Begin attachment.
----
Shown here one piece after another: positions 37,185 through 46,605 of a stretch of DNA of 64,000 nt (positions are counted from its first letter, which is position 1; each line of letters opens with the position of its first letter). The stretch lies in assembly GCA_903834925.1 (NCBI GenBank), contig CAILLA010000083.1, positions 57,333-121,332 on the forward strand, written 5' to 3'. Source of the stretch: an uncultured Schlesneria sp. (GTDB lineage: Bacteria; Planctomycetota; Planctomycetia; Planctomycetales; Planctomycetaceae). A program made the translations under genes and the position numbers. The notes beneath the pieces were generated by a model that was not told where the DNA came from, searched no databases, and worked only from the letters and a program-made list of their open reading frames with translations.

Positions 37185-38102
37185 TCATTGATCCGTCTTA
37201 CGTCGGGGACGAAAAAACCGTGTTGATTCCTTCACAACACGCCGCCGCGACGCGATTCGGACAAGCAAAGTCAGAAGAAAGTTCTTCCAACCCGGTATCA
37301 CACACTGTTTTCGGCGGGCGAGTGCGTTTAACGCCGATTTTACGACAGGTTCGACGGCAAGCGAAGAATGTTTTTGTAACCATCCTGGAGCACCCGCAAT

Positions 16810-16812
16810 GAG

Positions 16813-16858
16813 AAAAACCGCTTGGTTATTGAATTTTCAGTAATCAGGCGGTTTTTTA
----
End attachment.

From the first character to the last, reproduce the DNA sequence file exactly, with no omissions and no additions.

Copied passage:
Shown here one piece after another: positions 37,185 through 46,605 of a stretch of DNA of 64,000 nt (positions are counted from its first letter, which is position 1; each line of letters opens with the position of its first letter). The stretch lies in assembly GCA_903834925.1 (NCBI GenBank), contig CAILLA010000083.1, positions 57,333-121,332 on the forward strand, written 5' to 3'. Source of the stretch: an uncultured Schlesneria sp. (GTDB lineage: Bacteria; Planctomycetota; Planctomycetia; Planctomycetales; Planctomycetaceae). A program made the translations under genes and the position numbers. The notes beneath the pieces were generated by a model that was not told where the DNA came from, searched no databases, and worked only from the letters and a program-made list of their open reading frames with translations.

Positions 37185-38102
37185 TCATTGATCCGTCTTA
37201 CGTCGGGGACGAAAAAACCGTGTTGATTCCTTCACAACACGCCGCCGCGACGCGATTCGGACAAGCAAAGTCAGAAGAAAGTTCTTCCAACCCGGTATCA
37301 CACACTGTTTTCGGCGGGCGAGTGCGTTTAACGCCGATTTTACGACAGGTTCGACGGCAAGCGAAGAATGTTTTTGTAACCATCCTGGAGCACCCGCAAT

Positions 16810-16812
16810 GAG

Positions 16813-16858
16813 AAAAACCGCTTGGTTATTGAATTTTCAGTAATCAGGCGGTTTTTTA